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Focaccia

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Focaccia is a flat oven-baked Italian bread, which may be topped with herbs or other ingredients. Focaccia is related to pizza, but not considered to be the same. Focaccia is quite popular in Italy and is usually seasoned with olive oil and sometimes herbs, and may be topped with onion, cheese and meat, or flavored with a number of vegetables.

Left: focaccia.

However, by far the most typical focaccia is simply baked dough topped with olive oil and a simple herb like rosemary or sage, and salted with coarse salt. It is very popular as a snack in Italy and school children will often purchase a slice from a baker on the way to school, to enjoy at break time.

Focaccia doughs are similar in style and texture to pizza doughs, consisting of high-gluten flour, oil, water, salt and yeast. It is typically rolled out or pressed by hand into a thick layer of dough and then baked in a stone-bottom or hearth oven. Bakers often puncture the bread with a knife to relieve bubbling on the surface of the bread. Also common is the practice of dotting the bread. This creates multiple wells in the bread by using a finger or the handle of a utensil to poke the unbaked dough. As a way to preserve moisture in the bread, olive oil is then spread over the dough, by hand or with a pastry brush prior to rising and baking. In the northern part of Italy, lard will sometimes be added to the dough, giving the focaccia a softer, slightly flakier taste.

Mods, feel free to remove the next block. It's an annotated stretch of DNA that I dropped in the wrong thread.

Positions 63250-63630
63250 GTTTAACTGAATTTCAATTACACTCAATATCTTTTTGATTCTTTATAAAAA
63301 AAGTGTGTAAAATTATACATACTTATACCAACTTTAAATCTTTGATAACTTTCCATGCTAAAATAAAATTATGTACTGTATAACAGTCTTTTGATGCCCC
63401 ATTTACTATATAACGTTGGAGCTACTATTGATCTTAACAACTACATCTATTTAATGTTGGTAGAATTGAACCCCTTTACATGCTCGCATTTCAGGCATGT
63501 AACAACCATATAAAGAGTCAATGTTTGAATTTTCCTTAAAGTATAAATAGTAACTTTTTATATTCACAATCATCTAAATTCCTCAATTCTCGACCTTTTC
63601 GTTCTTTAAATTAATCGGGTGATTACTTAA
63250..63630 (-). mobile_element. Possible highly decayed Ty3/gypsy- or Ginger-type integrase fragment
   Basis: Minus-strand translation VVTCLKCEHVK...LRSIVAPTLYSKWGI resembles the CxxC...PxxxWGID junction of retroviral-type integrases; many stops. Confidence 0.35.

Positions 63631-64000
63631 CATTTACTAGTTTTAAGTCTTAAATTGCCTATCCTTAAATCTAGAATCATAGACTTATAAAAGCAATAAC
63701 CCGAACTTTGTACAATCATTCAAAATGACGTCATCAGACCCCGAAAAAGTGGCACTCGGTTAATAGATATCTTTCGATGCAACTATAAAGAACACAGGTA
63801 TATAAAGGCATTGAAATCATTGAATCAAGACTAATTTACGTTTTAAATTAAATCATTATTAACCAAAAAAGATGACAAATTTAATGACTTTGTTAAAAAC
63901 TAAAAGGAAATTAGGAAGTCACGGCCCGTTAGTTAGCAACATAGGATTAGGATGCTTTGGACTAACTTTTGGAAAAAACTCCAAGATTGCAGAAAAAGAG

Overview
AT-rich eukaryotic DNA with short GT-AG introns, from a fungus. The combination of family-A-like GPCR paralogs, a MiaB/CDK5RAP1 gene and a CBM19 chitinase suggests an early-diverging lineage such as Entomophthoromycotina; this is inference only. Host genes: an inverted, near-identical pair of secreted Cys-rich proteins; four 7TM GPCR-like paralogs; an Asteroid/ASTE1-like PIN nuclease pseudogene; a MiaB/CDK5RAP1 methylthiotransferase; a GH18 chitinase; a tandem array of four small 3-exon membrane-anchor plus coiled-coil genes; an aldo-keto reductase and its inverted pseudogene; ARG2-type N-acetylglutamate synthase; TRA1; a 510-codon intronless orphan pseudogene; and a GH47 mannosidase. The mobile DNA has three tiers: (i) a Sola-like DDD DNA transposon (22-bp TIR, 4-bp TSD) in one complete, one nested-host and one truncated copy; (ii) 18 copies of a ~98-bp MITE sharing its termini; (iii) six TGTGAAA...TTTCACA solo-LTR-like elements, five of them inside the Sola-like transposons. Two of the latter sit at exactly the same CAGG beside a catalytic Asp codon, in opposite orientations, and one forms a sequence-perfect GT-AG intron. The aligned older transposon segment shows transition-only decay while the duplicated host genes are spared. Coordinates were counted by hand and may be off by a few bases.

Focaccia recipes are widely available, and with the popularity of bread machines, many cookbooks now provide version of dough recipes that do not require hand kneading.

Focaccia can be used as a side to many meals, as a base for pizza, or as sandwich bread.

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